Monte Carlo Rolex Masters Final Rafa Nadal Defeats Gael Monfils Five Points

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Photo courtesy of matiastania.gr

Rafa Nadal lifted his ninth Monte Carlo Rolex Masters trophy beating Gael Monfils 7-5, 5-7, 6-0 in a 2 hour 45 minute contest. The Tennis Review gives you five points on a thrilling final.

The title is Nadal’s first ATP 1000 since Madrid ’14.

Since that victory over Kei Nishikori in the Madrid ’14 final, Nadal had reached just two other ATP 1000 finals, both on clay, in Rome (2014) and Madrid (2015) losing to Novak Djokovic and Andy Murray respectively.

Nadal now ties Novak Djokovic with 28 ATP 1000 titles

That did not look likely back in Miami when Djokovic took the record for most ATP 1000 titles, climbing one above Nadal and his jointly held record of 27.

That same week, while Djokovic continued his dominance of the ATP tour, Nadal had problems with the heat and had to withdraw from his third round match with Damir Dzumhur.

In the space of a few weeks, however, Nadal has turned his season round from one in which he struggled with confidence and fitness to one in which he excelled in both as he took one of the tour’s oldest and most prestigious titles with wins over Dominic Thiem, Stan Wawrinka and Andy Murray, all well-regarded, even highly rated clay court players, and then emerged the winner in a hotly contested final.

Nadal now leads Monfils 12-2 in their head to head.

Considering their head to head, few expected the Nadal-Monfils Monte Carlo match to be such a closely contested one.

Especially considering their clay court history. Before the match, Nadal led Monfils 4-0 on clay and had never dropped more than 3 games to him in a set, losing 17 games in total.

In the 2016 Monte Carlo final alone Nadal lost 13 games to the Frenchman, and five of those were on his own serve.

The match had 13 breaks of serve

Nadal got 8 of them, Monfils 5. Monfils saved a total of 13 break points, while Nadal saved 8.

Breaks of serve on clay are more common than on hard, and both men returned from quite far back which meant they could neutralize the serve with their ground-strokes. If one of them managed to get a good strike on the return, they were able to effectively take control of the point, diffuse the weapon that the serve can be and make this match one decided from on and inside the baseline. Both men also approached the majority of the break points with aggressive tennis which led to the high number of points both converted.

In the first set, Nadal broke first for 3-1 with some sublime defense and then transitioned into offense, earning a short ball and hitting it down the line with authority to force an error from Monfils.

Monfils broke back  immediately as he remained solid in rallies, forcing an error from Nadal on break point, and then held serve for 3-3.

At 4-3, Nadal broke again as Monfils fired a forehand long, but the Spaniard could not serve the set out and Monfils leveled the set at 5-5.

Nadal held for 6-5 and then broke Monfils to take the first set 7-5.

In the second set, Monfils was not going to go away, breaking for 2-1 and holding for a 3-1 lead. Nadal fought back to level the set at 3-3,  but Monfils never gave up, breaking again for 4-3.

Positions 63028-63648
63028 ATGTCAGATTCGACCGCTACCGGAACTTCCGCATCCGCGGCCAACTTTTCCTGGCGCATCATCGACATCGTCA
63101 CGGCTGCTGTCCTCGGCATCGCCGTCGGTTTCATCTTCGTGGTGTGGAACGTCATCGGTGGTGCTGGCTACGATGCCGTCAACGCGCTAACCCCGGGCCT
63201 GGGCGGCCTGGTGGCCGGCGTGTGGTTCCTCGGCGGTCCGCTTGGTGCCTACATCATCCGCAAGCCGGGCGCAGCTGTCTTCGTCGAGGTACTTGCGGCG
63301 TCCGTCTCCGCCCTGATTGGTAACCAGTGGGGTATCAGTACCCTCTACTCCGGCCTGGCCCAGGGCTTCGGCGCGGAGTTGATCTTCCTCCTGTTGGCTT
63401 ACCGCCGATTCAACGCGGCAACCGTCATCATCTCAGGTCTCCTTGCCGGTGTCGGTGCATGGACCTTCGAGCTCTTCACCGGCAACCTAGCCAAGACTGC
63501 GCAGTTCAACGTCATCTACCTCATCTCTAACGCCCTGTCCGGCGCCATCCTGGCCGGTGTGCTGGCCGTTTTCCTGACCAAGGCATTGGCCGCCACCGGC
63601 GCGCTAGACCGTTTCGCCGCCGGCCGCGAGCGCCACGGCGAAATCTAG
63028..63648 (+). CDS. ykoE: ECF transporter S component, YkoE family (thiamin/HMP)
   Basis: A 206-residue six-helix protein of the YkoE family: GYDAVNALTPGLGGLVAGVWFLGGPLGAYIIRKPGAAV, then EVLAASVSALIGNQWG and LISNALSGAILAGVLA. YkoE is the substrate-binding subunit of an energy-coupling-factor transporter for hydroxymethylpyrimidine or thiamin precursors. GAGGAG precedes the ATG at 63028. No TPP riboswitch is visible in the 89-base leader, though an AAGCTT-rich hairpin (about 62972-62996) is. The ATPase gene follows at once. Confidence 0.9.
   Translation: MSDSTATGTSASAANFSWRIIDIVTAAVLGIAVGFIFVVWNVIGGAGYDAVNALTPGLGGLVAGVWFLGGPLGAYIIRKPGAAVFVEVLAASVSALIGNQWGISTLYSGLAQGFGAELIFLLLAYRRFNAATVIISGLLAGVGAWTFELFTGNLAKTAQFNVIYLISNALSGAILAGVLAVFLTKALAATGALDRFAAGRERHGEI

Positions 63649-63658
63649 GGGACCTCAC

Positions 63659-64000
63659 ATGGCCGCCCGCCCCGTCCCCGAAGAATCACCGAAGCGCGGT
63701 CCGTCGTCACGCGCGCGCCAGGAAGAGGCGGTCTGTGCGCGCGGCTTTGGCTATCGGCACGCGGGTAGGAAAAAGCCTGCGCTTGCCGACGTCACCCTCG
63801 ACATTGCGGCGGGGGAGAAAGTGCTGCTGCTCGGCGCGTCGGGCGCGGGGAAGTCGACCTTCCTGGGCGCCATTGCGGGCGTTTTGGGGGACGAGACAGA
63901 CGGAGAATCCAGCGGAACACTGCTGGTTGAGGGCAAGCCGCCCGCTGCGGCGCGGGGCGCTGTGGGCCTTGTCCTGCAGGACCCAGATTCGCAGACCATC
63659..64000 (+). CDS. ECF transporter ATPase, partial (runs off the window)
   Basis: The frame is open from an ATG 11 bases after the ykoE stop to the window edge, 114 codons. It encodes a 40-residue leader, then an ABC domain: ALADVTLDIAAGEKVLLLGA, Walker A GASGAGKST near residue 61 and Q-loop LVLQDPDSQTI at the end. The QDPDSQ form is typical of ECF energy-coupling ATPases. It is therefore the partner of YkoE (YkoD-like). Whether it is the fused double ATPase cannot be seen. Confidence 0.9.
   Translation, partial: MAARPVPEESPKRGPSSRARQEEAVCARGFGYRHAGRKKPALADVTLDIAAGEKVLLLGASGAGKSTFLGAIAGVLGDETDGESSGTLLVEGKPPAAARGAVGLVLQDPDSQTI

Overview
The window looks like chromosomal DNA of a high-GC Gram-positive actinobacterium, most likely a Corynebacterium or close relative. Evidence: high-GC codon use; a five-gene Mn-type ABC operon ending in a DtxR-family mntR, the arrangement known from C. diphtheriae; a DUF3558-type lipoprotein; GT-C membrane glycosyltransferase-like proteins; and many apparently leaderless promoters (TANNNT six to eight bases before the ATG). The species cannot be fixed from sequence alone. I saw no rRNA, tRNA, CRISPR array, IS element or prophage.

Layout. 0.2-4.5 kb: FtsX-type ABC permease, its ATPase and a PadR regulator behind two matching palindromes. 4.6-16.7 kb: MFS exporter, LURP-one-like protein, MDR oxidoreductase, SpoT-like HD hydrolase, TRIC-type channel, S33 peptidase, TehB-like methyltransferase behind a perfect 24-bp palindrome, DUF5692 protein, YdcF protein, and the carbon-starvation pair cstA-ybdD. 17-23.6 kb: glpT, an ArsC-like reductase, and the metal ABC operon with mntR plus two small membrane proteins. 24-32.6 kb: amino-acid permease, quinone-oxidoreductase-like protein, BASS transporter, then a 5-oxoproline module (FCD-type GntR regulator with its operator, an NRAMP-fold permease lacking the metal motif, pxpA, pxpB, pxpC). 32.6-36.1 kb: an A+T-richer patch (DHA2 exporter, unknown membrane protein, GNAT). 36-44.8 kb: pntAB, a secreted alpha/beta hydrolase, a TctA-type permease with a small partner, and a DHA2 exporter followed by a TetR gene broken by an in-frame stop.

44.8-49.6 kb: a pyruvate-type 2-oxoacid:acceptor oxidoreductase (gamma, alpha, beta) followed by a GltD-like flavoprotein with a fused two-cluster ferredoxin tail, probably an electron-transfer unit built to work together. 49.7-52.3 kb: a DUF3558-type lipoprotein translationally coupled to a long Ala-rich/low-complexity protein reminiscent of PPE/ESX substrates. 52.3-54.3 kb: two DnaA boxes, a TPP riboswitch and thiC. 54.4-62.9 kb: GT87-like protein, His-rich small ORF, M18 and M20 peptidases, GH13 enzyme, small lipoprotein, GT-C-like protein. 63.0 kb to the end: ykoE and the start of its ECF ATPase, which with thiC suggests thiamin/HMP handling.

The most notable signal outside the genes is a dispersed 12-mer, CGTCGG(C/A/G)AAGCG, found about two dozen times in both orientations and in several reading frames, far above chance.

Nadal breaking straight back did not dispirit the Frenchman, who was 5-18 in finals, as he held serve to stay in the match at 4-5 and then broke Nadal for 6-5.

The Frenchman then served out the set and leveled the match at a set apiece.

That, however, was as far as the Frenchman’s challenge to the eight time Monte Carlo champion was going to go. Nadal broke at the start of the decider, held serve, broke again, and as each point went on, the Spaniard grew in confidence and authority as he took the deciding set 6-0, and with it his ninth Monte Carlo Rolex Masters title.

Nadal said “I had to decide the match with my forehand”.

The match was full of long rallies as both men, two of the game’s greatest defenders, tracked down every ball that came their way and sent it back until they got an opening to take charge of the point. In the end, it was Nadal’s forehand, once the shot that defined his career, particularly down the line, which made the difference.

That shot has looked less than potent at times the last season and a half, especially in tight matches, but in the Monte Carlo final, at the scene of a third of his ATP 1000 trophy finals, it once again burst into life.

After the match, Nadal said ” I had to decide the match with my forehand”. He certainly did, and on no more a decisive point than match point.

Check out Nadal’s winning forehand on match point below.

Monfils hit some pretty impressive forehands, too. None more so than the one in the video below.

This was Nadal’s ninth Monte Carlo crown, his 68th title overall, and his 47th on clay.

Next up for Nadal is Barcelona, his home event, and one where he now has a chance to really stamp his mark on the 2016 clay court season.

With question marks over his chief rivals form, the nine times French Open champion has answered the questions about his with a resounding response and while we won’t know if he is truly back until he has a win over Djokovic or has regained his Roland Garros title, we do know he is back to winning European clay court titles and proving the mentally tougher in final sets, two things which will set him up nicely, and rightfully worry his rivals, as he challenges for a record breaking tenth Roland Garros title in the coming weeks.

Watch highlights of Nadal’s win over Monfils in the Monte Carlo Rolex Masters final below.

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Christian Deverille

Christian Deverille is a tennis writer with a diploma in Freelance Sports Writing from the London School of Journalism. He loves all things tennis, most of all the Federer and del Potro forehands.
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